This movement talks about family, but it is the great destroyer of family. And I would stand up in these — or I would be in these meetings and see people stand up weeping, and they would be weeping for unsaved spouses or children, because once you get sucked into these organizations, your leisure time, your religious worship time, you end up becoming involved in groups, you’re essentially removed from your old community and placed into this authoritarian community, where there is no questioning of those above you. You’re often assigned — you’re called a baby Christian when you first come, and you’re assigned spiritual guides to teach you to think and act in the appropriate manner.
When I went to the National Religious Broadcasters Association in California, the most interesting thing about it was how these radical dominionists, these people who have built an alliance around the drive to create a Christian state, have taken over virtually all Christian radio and television stations. And there are traditional evangelicals who would like to step back from this political agenda, and they have been very ruthlessly brushed aside.
You saw it in the purging of the Southern Baptist Convention, when essentially dominionists like Richard Land took it over in 1980. There were many ministers who were very conservative and thought abortion was murder, were no friends to sort of gays and lesbians, but they didn’t buy into that political agenda, which of course has been fused with rapacious capitalism.
I mean, this movement talks about acculturating the society with a Christian religion. In fact, it’s the inverse. What they’ve done is acculturate the Christian religion with the worst aspects of American imperialism and American capitalism. And there’s that kind of uneasy alliance with many of these corporate interests. But it serves their turn. I mean, when you’re creating the corporate state, it’s very convenient to have an ideology that says, "Don’t worry. You don’t need health insurance, because if you have enough faith, Jesus will cure you. It doesn’t matter if all of your jobs are outsourced and there are no labor unions, because, you know, God takes care of his own. And not only that, but God will make you materially wealthy." This is, you know, the gospel of prosperity. So, essentially, what we’ve seen is that fusion between those who want to build a corporate state and this ideological movement that thrusts believers who come out of deep despair into a world of magic and miracles and angels.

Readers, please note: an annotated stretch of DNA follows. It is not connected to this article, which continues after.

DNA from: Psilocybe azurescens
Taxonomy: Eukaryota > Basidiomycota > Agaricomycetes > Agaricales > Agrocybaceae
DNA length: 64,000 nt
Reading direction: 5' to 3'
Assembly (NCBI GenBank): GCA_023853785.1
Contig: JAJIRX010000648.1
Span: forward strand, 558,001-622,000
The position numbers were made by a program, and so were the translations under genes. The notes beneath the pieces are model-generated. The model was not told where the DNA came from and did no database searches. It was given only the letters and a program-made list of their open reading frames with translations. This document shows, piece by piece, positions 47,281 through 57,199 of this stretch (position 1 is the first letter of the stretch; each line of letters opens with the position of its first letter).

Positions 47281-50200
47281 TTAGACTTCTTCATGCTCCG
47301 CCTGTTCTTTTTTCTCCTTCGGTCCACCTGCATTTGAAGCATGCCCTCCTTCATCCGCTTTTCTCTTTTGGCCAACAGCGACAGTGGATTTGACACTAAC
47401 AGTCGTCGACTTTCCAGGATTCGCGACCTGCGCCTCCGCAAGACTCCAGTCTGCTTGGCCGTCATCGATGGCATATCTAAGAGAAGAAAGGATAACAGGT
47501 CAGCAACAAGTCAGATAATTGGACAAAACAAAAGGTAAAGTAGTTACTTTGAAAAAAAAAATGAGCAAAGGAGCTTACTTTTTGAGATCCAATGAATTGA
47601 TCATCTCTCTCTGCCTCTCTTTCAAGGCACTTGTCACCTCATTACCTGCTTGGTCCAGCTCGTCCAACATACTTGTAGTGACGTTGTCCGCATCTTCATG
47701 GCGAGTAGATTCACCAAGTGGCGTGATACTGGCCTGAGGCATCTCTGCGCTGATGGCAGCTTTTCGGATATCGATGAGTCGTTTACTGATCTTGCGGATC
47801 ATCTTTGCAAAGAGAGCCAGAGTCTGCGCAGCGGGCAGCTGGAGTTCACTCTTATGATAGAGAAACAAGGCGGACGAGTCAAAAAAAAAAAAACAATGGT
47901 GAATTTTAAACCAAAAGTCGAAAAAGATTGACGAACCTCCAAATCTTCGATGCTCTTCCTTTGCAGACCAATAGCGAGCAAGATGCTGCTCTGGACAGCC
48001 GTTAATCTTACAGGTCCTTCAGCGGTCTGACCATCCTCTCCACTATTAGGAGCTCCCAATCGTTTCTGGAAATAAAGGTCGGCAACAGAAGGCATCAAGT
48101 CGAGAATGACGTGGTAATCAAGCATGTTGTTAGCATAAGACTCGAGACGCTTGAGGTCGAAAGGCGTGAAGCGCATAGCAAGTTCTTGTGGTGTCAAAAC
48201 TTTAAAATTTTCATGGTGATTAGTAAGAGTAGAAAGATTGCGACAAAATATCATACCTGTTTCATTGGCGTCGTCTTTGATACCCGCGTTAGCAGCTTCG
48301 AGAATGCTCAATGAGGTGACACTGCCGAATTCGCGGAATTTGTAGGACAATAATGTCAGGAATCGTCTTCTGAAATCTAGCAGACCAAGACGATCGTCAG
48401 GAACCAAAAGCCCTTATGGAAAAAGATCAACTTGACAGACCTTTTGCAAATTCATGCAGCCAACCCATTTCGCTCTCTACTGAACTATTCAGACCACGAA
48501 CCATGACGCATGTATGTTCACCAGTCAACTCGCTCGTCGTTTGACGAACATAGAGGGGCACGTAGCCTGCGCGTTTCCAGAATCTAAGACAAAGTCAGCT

AMY GOODMAN: And what are the corporations that are part of this?
CHRIS HEDGES: Well, DeVos, a guy who founded Amway; Target; Sam’s Club. You know, they bring in — a lot of these corporations like Wal-Mart and Sam’s Club and others bring in these sort of dominionist or evangelical ministers into the plants as a way to mollify workers. Subscribing to this belief system is essentially about disempowerment.
AMY GOODMAN: We’re talking to Chris Hedges. He has written the book, American Fascists. How does this fit into the race for president in 2008?
CHRIS HEDGES: Well, certainly this movement has tremendous reach within the Republican Party, Amy, and I think we could argue it all but controls the Republican Party at this point. We see it with John McCain, who in 2000 called Falwell and Robertson "agents of intolerance" and is now sort of falling all over himself to court this movement.
I think it’s a mistake to think that George Bush somehow embodies the movement. I think there’s a great deal of frustration with Bush, remember, on the issue of immigration, and there is a tension, an uneasy alliance between these corporate interests and this radical movement, and I think, you know, we should also say, as Robert Paxton points out in his book, Anatomy of Fascism, that fascist movements always build alliances with conservative or industrial interests, and oftentimes these alliances are not seamless. But on the issue of immigration, Bush sided with the corporations, who want illegal immigrants for cheap labor. There’s a huge nativist element, a huge hostility towards immigrants within the movement, and that angered the Christian right.
I think they’re going to go searching for another candidate — maybe Brownback, I don’t know — who they feel — I mean, it boils down to the fact that they feel Bush was not radical enough. And they’re going to go searching for a candidate that is going to swing further right, further towards the radical agenda that they have at their core. And this clip from Robertson, I think, is a public display of — you know, unleashed how far they would like to go.
AMY GOODMAN: Chris Hedges, Iran. Let’s talk about Iraq, Iran, war, and what you call the American fascists.